function useGetPosts(): Results {
  const [result, setResult] = useState<Results>([States.IDLE, undefined])

  useEffect(() => {
    setResult([States.LOADING, undefined])

    fetch('/api/posts')
      .then(res => res.json())
      .then(data => {
        setResult([States.SUCCESS, data])
      })
      .catch(error => {
        setResult([States.FAILURE, error])
      })
  }, [])

  return result
}

Going through the code, our typechecker is satisfied. Our Results tuple is always one of our four possible results. Let's make use of this in a component.

function Posts() {
  const result = useGetPosts()
  const [state, context] = result

  switch (state) {
    case States.IDLE:
      return <div>idle</div>

    case States.LOADING:
      return <div>loading...</div>

    case States.SUCCESS: {
      return (
        <div>
          {context.posts.map(post => (
            <div key={post.title}>
              {post.title} {post.body}
            </div>
          ))}
        </div>
      )
    }

    case States.FAILURE: {
      return <div>{context.message}</div>
    }
  }
}

What do you think happens in this case? We lose our refinement!

We've done a perfectly natural thing in modern JavaScript. We've returned a small array from our custom hook with our state and some relevant context, and then we destructured that state and that context where we make use of that hook so that our code is really easy to read for humans. But it's not easy for the compiler.

Instead, we need to make adjustments to keep our refinement.

function Posts() {
  const result = useGetPosts()

  switch (result[0] /* state */) {
    case States.IDLE:
      return <div>idle</div>

    case States.LOADING:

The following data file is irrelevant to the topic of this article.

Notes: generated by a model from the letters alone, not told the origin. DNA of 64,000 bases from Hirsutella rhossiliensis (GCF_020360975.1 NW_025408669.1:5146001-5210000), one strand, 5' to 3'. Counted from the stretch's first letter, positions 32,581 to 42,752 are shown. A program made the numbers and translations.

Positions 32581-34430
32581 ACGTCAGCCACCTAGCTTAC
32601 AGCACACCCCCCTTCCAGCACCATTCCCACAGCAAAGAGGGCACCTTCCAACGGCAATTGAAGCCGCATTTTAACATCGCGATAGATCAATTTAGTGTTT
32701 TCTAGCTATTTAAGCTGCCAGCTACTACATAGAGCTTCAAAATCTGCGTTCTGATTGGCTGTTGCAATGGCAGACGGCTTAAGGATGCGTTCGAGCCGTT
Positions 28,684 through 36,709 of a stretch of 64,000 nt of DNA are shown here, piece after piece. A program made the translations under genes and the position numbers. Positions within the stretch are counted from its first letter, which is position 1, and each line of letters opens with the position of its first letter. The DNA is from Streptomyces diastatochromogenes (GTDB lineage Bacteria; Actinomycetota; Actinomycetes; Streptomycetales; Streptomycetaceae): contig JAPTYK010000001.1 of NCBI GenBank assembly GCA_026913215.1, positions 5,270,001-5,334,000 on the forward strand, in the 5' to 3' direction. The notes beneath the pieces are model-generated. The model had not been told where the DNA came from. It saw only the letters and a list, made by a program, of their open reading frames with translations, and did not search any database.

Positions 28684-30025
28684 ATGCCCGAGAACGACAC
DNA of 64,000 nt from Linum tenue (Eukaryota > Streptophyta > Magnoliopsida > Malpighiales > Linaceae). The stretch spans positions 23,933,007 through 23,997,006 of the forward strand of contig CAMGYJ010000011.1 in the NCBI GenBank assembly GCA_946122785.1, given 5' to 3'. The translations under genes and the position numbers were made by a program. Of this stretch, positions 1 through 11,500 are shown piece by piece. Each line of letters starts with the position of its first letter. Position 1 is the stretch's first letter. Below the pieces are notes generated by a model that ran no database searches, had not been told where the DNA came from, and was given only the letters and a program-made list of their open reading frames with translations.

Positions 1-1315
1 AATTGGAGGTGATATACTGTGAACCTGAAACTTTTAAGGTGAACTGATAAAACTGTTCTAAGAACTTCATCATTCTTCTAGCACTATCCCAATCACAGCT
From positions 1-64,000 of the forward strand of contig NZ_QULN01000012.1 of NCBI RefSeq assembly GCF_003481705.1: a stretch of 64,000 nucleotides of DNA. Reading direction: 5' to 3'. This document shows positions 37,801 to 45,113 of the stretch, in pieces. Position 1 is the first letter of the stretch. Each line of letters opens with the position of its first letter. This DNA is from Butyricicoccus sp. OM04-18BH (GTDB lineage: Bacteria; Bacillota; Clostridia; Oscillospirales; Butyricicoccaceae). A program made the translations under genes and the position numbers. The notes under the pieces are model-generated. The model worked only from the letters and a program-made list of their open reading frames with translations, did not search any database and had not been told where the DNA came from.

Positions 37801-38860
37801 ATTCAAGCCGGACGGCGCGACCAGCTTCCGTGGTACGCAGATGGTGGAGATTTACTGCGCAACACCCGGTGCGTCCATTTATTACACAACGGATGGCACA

return <div>loading...</div>

    case States.SUCCESS: {
      // We can destructure here because our `context` is refined to the
      // correct shape by the switch statement. We can also skip
      // destructuring `state` and rename `context` to `data` in one step
      const [, data] = result

      return (
        <div>
          {data.posts.map(post => (
            <div key={post.title}>
              {post.title} {post.body}
            </div>
          ))}
        </div>
      )
    }

    case States.FAILURE: {
      const [, error] = result
      return <div>{error.message}</div>
    }
  }
}

This produces no TypeScript errors. I find the code to be ok. I could live with this, but it does not bring me joy.

In this particular situation, it might be best to stick with an object instead of a tuple. Then at least you could have result.state and result.context. You would lose the convenience of renaming the values to be contextually appropriate though, eg data in SUCCESS and error in FAILURE.

Hopefully this has helped you understand discriminated unions a bit better and prevents you from getting stuck on these destructuring gotchas in the future. At the very least, I hope writing this helps me with those things in the future, too.


Finished reading?

Here are a few options for what to do next.

Like
Liked the post? Click the beard up to 50 times to show it
Share
Sharing this post on Twitter & elsewhere is a great way to help me out
Support
Was this post valuable to you? Make a donation to show it
Make a Donation
Kofi logo

Related Post:
Enumerate, Don't Booleanate
Tags
ReactJavaScriptTypeScript

Let's talk some more about JavaScript, React, and software engineering.

I write a newsletter to share my thoughts and the projects I'm working on. I would love for you to join the conversation. You can unsubscribe at any time.

Data Structures and Algorithms Logo
Data Structures and Algorithms

Check out my courses!

Liked the post? You might like my video courses, too. Click the button to view this course or go to Courses for more information.
View on egghead.io
Kyle Shevlin's face, which is mostly a beard with eyes
Kyle Shevlin is a software engineer who specializes in JavaScript, React and front end web development.